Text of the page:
100 books like The Future We Choose

By Christiana Figueres, Tom Rivett-Carnac,

Here are 100 books that The Future We Choose fans have personally recommended if you like The Future We Choose. Shepherd is a community of 10,000+ authors and super readers sharing their favorite books with the world.

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Book cover of The Overstory

Tina Muir Author Of Becoming a Sustainable Runner: A Guide to Running for Life, Community, and Planet

From my list on helping you process emotions around climate.

Who am I?

FernGully was one of my favorite movies as a kid, and it made me really think about the natural world and how humans interact with it. Now, aged 35 with kids of my own (who also love FernGully), I consider myself a climate activist for the work I do in helping everyday people to believe they can be a part of the solution to climate change. As an author, podcast host, and community builder, I've connected with other humans with fascinating passions, perspectives, and values. I want to show my audience that we can all view the world differently, but there is one important thing we need to all believe, that we matter.

Tina's book list on helping you process emotions around climate

Tina Muir Why did Tina love this book?

I genuinely believe one of the most important ways we can improve our health and outlook on life is through connecting with nature, immersing our bodies in it as often as we can, to ground ourselves and reconnect. We are hard-wired to feel at ease in nature and studies back that up.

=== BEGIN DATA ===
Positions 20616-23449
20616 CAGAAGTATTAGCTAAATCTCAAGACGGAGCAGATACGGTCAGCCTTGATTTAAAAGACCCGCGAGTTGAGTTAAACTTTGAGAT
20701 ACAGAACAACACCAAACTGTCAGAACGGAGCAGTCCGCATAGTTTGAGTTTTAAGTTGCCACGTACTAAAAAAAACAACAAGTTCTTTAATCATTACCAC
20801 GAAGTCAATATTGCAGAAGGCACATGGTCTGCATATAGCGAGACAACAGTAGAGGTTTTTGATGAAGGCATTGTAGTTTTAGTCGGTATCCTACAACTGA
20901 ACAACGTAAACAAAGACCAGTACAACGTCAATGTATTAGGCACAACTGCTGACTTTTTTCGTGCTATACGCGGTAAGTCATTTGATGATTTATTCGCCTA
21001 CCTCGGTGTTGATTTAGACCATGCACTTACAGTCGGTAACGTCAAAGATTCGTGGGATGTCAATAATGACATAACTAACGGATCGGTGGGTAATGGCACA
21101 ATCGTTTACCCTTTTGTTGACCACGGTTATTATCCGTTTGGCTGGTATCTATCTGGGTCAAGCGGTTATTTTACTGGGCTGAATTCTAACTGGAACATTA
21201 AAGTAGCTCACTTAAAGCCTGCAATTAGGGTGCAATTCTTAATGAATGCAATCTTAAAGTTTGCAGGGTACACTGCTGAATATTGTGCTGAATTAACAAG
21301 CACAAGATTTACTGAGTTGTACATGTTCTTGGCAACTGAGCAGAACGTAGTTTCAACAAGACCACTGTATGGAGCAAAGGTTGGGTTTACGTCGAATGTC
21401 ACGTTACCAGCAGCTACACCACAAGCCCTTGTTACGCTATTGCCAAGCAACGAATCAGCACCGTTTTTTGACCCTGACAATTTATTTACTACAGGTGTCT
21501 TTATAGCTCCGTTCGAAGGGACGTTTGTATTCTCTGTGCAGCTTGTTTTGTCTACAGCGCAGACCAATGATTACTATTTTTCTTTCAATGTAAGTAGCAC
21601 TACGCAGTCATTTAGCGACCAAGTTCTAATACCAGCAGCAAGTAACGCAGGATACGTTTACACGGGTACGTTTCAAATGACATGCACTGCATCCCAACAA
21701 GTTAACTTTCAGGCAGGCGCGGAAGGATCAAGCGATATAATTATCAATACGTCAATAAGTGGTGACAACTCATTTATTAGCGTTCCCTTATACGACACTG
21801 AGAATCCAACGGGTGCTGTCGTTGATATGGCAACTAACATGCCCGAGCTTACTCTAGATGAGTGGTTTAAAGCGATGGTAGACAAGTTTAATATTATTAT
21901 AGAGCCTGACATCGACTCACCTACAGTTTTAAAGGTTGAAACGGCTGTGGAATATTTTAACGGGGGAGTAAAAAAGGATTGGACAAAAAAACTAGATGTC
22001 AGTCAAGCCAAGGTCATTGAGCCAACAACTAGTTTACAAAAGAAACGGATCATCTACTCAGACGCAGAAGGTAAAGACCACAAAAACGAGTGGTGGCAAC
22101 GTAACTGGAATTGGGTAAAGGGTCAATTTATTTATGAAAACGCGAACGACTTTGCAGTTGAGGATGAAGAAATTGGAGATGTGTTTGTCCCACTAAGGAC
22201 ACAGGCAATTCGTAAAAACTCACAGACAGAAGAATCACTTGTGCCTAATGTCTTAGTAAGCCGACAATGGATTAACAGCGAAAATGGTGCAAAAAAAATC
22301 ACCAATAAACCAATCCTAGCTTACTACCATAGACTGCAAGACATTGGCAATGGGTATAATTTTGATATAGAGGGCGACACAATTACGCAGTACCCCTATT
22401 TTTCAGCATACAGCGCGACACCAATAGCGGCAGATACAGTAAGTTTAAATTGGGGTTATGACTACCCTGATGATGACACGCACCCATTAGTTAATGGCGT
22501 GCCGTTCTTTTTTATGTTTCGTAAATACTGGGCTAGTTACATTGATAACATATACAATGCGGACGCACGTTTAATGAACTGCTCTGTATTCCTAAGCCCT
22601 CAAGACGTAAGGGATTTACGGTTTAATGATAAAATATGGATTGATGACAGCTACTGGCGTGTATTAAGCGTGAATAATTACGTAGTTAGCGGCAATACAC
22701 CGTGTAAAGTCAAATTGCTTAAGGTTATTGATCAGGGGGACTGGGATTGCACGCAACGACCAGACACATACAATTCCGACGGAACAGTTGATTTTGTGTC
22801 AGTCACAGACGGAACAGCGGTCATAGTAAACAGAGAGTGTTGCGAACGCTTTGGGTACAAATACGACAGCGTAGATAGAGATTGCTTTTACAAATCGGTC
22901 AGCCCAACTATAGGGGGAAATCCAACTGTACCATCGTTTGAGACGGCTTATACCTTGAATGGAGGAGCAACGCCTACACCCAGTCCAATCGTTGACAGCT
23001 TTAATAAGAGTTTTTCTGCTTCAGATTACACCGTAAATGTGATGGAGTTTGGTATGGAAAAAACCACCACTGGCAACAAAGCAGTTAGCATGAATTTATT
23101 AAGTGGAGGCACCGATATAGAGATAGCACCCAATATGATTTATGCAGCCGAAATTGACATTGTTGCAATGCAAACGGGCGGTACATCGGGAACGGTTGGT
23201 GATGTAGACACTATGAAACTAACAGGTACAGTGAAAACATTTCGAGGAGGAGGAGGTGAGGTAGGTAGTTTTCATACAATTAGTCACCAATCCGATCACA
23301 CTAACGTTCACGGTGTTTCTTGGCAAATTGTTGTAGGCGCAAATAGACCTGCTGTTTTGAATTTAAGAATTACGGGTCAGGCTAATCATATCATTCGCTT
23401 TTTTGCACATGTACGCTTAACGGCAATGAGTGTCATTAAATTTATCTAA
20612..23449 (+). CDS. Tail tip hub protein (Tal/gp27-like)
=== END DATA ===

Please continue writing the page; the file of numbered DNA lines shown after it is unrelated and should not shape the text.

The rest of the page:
I loved The Overstory, as Richard Powers shares about the interconnectedness of our world in the most beautiful way. It is impossible to come out the other side of that book without viewing the natural world differently, without being grateful for even being alive. 

My purpose is to show my community that their voices, their actions, their choices matter. The Overstory reminds us of the resilience of the natural world and gives us a reason to keep planting seeds, both physically and metaphorically, to care for our planet.

By Richard Powers,

Why should I read it?

28 authors picked The Overstory as one of their favorite books, and they share why you should read it.

What is this book about?

The Overstory, winner of the 2019 Pulitzer Prize in Fiction, is a sweeping, impassioned work of activism and resistance that is also a stunning evocation of-and paean to-the natural world. From the roots to the crown and back to the seeds, Richard Powers's twelfth novel unfolds in concentric rings of interlocking fables that range from antebellum New York to the late twentieth-century Timber Wars of the Pacific Northwest and beyond. There is a world alongside ours-vast, slow, interconnected, resourceful, magnificently inventive, and almost invisible to us. This is the story of a handful of people who learn how to see…


Book cover of Think Again: The Power of Knowing What You Don't Know